is calling it: “The Travel Nightmare Before Christmas.” The massive winter storm Draco (the Latin word for “dragon”) has caused over a thousand flights to be cancelled nationwide, due to its combination of low clouds, high winds, rain and snow.

In our area, gusty winds could cause significant flight delays at airports, along with commuting delays, scattered power outages and tree damage. If you have travel plans for today or tomorrow, call ahead to check on your flight before making your way to the airport.



12 replies on “Holiday Storm Dubbed “Draco” Headed Our Way”

  1. Interesting connection. Probably J.K. Rowling named him that because of the Latin root of the name. I think several of her names may have had meanings derived from their etymological roots.

  2. I read an article once about that, Mimi. And yes, I think Draco came from the word “draconian,” which certainly described the character. She also created a lot of characters names from the Latin names of plants.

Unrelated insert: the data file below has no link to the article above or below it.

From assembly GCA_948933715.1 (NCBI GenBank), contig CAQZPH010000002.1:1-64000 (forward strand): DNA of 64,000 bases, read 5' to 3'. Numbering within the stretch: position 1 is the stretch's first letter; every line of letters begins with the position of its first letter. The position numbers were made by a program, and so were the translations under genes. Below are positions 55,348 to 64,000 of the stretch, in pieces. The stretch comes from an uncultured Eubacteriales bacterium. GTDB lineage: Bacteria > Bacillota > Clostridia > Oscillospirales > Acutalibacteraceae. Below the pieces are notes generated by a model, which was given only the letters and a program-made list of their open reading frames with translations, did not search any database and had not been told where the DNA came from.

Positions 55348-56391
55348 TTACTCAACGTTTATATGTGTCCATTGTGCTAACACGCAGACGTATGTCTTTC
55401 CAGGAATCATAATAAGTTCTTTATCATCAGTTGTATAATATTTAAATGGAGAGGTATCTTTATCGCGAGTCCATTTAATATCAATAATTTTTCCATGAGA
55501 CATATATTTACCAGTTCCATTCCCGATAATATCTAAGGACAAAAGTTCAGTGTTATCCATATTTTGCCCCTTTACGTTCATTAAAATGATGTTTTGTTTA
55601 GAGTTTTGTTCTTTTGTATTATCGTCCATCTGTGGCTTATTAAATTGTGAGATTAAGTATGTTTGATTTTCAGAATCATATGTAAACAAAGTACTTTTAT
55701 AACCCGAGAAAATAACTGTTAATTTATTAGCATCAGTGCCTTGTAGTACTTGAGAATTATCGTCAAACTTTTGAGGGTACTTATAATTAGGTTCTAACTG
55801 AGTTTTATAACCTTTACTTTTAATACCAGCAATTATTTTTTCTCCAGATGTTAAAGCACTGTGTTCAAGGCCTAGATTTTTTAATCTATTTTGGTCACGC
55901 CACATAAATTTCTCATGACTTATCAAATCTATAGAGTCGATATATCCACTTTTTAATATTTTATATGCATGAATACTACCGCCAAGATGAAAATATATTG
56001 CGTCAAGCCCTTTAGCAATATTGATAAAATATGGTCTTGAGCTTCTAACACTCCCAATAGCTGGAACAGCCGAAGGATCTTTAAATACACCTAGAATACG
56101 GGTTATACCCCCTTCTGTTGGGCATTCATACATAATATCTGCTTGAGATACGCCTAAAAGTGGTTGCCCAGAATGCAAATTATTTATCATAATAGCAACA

3. “Draconian” actually came from Draco, who was Greek rather than Roman. He instituted a written and formalized code of law into Athens about 600 years before the birth of Christ.

    There was little or no plea-bargaining under that code!

  4. True that, Conan.

    But I did avoid a four paragraph summary of Athenian law as well as a sidebar about “B.C.” versus “B.C.E.” and a few slaps at BlueWaveNJ.

    Nor did I sign off with “But y’all have a nice (fill in the blank) anyway” and a parting shot at Spiro.

    I clearly have a way to go.

  5. All I want for Xmas is for Cro to say “True dat”instead of “that”. Then I can start my new year happy.

  6. Draco was also a villain in one of the Bond novels. (Marc Ange Draco.) As well as a 16th century epithet for Sir Francis Drake during his freebooting days. Quibble among yourselves, fellas,

    And please also keep croiagusanam away from the bourbon balls and the rum cake,. Also perhaps from any lawn inflatables you may have.

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